In recent years, plenty of articles have been written about the dangers of antibiotic-resistant "superbugs," disease-causing bacteria, viruses, fungi and parasites too evolved for standard courses of treatment. One making headlines is the so-called super gonorrhea, a variation that has developed a resistance to the most widely used medications formerly used to treat the infection.
Many of these stories make a mass wave of untreatable gonorrhea seem just around the corner, waiting to wreak havoc on the sexually active. In a media landscape where fear-mongering headlines get clicks, we're constantly inundated with stories speculating what the next big crisis will be. Some of these do have merit—journalists writing about the grave potential threat of COVID-19 in the early days of the pandemic have since been vindicated by history—but others die in obscurity (remember the 2012 Mayan calendar panic?).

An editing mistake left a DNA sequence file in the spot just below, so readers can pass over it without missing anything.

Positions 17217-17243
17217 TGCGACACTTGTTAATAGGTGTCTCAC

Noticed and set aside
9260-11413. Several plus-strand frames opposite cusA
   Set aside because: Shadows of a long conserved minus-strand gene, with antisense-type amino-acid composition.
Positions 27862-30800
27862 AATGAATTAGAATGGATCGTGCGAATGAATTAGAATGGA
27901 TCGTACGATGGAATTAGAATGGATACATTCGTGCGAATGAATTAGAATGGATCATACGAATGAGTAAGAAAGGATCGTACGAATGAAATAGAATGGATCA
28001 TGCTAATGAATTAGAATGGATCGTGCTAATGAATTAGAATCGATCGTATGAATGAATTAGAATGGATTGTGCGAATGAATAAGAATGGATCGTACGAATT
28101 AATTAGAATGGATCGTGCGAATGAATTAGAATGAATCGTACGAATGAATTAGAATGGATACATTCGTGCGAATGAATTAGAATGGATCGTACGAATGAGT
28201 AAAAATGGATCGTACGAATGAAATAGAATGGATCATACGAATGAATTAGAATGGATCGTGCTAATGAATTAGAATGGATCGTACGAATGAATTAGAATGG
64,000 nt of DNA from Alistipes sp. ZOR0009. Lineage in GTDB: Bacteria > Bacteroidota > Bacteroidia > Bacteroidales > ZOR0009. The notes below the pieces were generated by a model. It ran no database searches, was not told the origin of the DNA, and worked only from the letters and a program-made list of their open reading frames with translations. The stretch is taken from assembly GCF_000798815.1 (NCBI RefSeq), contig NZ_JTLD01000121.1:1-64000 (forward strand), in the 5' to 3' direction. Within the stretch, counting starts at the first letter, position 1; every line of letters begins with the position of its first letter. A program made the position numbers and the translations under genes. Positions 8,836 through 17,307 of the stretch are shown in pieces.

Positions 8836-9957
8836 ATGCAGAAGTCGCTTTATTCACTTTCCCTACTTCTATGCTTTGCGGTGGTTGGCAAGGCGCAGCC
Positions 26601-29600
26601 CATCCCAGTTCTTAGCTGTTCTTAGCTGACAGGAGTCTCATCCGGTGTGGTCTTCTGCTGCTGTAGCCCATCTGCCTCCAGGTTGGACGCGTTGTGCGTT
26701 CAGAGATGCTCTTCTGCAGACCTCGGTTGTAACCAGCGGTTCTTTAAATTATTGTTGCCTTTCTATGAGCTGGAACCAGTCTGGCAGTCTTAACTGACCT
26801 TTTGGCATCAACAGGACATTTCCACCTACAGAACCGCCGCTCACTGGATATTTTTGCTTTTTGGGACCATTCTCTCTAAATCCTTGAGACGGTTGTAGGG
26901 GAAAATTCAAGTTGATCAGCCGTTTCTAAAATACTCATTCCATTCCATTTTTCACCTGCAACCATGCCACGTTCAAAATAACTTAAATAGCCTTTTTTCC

So what's the deal with super gonorrhea? Is it an inevitable plague or just hot air?
An ever-adapting infection